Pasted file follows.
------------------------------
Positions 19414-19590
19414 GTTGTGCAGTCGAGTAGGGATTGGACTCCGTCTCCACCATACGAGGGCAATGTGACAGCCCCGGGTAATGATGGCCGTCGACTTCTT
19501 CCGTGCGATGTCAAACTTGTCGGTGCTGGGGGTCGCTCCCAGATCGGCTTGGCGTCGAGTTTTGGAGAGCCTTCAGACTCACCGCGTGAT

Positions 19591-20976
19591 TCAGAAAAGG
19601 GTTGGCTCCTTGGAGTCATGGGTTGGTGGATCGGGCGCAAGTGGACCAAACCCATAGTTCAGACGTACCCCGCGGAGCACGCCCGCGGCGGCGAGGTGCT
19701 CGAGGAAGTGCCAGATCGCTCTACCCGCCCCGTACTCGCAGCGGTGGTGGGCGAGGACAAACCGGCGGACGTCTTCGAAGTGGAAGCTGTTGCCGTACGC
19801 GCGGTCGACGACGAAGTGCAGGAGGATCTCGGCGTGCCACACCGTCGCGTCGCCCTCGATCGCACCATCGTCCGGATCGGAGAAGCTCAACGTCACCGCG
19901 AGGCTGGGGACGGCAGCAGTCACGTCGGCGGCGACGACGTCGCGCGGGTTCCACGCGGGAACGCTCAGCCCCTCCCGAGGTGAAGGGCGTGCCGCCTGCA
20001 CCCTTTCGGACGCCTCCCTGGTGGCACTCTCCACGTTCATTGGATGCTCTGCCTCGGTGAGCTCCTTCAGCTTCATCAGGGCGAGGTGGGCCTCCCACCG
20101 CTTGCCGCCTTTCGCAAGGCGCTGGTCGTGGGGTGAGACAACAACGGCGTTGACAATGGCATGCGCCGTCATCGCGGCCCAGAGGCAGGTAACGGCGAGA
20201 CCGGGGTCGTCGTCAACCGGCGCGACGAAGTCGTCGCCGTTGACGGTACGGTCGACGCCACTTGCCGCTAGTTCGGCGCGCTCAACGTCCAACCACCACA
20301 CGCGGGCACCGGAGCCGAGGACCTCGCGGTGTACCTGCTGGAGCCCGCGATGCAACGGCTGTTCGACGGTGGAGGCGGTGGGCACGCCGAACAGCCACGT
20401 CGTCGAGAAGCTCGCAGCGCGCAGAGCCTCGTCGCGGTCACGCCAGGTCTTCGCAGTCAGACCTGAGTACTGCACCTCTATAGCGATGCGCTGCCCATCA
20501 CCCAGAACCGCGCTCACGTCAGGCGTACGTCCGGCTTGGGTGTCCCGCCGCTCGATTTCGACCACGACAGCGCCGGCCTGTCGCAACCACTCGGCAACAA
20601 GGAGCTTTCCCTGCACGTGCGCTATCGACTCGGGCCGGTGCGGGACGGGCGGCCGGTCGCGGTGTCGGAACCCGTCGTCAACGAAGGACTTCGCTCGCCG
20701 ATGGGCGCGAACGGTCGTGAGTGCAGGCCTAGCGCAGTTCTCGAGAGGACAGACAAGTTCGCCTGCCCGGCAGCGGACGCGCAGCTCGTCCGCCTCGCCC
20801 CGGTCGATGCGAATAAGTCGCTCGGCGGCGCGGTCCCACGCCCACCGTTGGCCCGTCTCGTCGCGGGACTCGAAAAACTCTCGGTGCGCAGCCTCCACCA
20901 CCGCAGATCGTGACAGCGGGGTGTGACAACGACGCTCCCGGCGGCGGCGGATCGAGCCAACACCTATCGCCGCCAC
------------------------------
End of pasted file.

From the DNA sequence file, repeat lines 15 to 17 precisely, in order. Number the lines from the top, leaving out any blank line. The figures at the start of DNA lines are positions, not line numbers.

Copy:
20501 CCCAGAACCGCGCTCACGTCAGGCGTACGTCCGGCTTGGGTGTCCCGCCGCTCGATTTCGACCACGACAGCGCCGGCCTGTCGCAACCACTCGGCAACAA
20601 GGAGCTTTCCCTGCACGTGCGCTATCGACTCGGGCCGGTGCGGGACGGGCGGCCGGTCGCGGTGTCGGAACCCGTCGTCAACGAAGGACTTCGCTCGCCG
20701 ATGGGCGCGAACGGTCGTGAGTGCAGGCCTAGCGCAGTTCTCGAGAGGACAGACAAGTTCGCCTGCCCGGCAGCGGACGCGCAGCTCGTCCGCCTCGCCC